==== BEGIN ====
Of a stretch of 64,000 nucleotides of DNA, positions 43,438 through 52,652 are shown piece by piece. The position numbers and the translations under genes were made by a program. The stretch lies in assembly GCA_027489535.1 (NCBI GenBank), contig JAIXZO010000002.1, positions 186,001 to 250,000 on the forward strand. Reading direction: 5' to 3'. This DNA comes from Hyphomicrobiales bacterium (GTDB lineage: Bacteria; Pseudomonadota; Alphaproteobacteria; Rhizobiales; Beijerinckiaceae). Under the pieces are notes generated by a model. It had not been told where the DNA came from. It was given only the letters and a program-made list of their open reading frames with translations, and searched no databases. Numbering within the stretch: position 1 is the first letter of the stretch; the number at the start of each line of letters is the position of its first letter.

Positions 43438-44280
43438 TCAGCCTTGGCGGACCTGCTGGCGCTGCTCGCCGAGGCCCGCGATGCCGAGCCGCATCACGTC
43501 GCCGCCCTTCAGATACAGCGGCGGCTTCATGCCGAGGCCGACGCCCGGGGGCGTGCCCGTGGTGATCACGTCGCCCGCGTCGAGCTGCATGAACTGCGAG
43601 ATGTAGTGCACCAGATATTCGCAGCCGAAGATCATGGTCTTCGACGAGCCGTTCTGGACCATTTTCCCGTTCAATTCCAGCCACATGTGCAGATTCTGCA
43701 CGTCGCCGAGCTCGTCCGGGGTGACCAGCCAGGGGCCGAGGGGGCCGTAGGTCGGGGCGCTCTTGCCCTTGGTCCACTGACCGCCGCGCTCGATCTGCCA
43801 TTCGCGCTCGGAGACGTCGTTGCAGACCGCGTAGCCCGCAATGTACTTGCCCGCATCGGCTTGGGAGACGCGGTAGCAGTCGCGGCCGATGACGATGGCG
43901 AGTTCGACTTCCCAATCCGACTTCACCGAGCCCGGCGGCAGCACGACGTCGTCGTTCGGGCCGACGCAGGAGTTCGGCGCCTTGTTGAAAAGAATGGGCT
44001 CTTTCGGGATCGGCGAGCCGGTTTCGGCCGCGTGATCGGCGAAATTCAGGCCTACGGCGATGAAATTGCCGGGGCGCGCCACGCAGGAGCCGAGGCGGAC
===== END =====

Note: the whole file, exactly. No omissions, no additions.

Of a stretch of 64,000 nucleotides of DNA, positions 43,438 through 52,652 are shown piece by piece. The position numbers and the translations under genes were made by a program. The stretch lies in assembly GCA_027489535.1 (NCBI GenBank), contig JAIXZO010000002.1, positions 186,001 to 250,000 on the forward strand. Reading direction: 5' to 3'. This DNA comes from Hyphomicrobiales bacterium (GTDB lineage: Bacteria; Pseudomonadota; Alphaproteobacteria; Rhizobiales; Beijerinckiaceae). Under the pieces are notes generated by a model. It had not been told where the DNA came from. It was given only the letters and a program-made list of their open reading frames with translations, and searched no databases. Numbering within the stretch: position 1 is the first letter of the stretch; the number at the start of each line of letters is the position of its first letter.

Positions 43438-44280
43438 TCAGCCTTGGCGGACCTGCTGGCGCTGCTCGCCGAGGCCCGCGATGCCGAGCCGCATCACGTC
43501 GCCGCCCTTCAGATACAGCGGCGGCTTCATGCCGAGGCCGACGCCCGGGGGCGTGCCCGTGGTGATCACGTCGCCCGCGTCGAGCTGCATGAACTGCGAG
43601 ATGTAGTGCACCAGATATTCGCAGCCGAAGATCATGGTCTTCGACGAGCCGTTCTGGACCATTTTCCCGTTCAATTCCAGCCACATGTGCAGATTCTGCA
43701 CGTCGCCGAGCTCGTCCGGGGTGACCAGCCAGGGGCCGAGGGGGCCGTAGGTCGGGGCGCTCTTGCCCTTGGTCCACTGACCGCCGCGCTCGATCTGCCA
43801 TTCGCGCTCGGAGACGTCGTTGCAGACCGCGTAGCCCGCAATGTACTTGCCCGCATCGGCTTGGGAGACGCGGTAGCAGTCGCGGCCGATGACGATGGCG
43901 AGTTCGACTTCCCAATCCGACTTCACCGAGCCCGGCGGCAGCACGACGTCGTCGTTCGGGCCGACGCAGGAGTTCGGCGCCTTGTTGAAAAGAATGGGCT
44001 CTTTCGGGATCGGCGAGCCGGTTTCGGCCGCGTGATCGGCGAAATTCAGGCCTACGGCGATGAAATTGCCGGGGCGCGCCACGCAGGAGCCGAGGCGGAC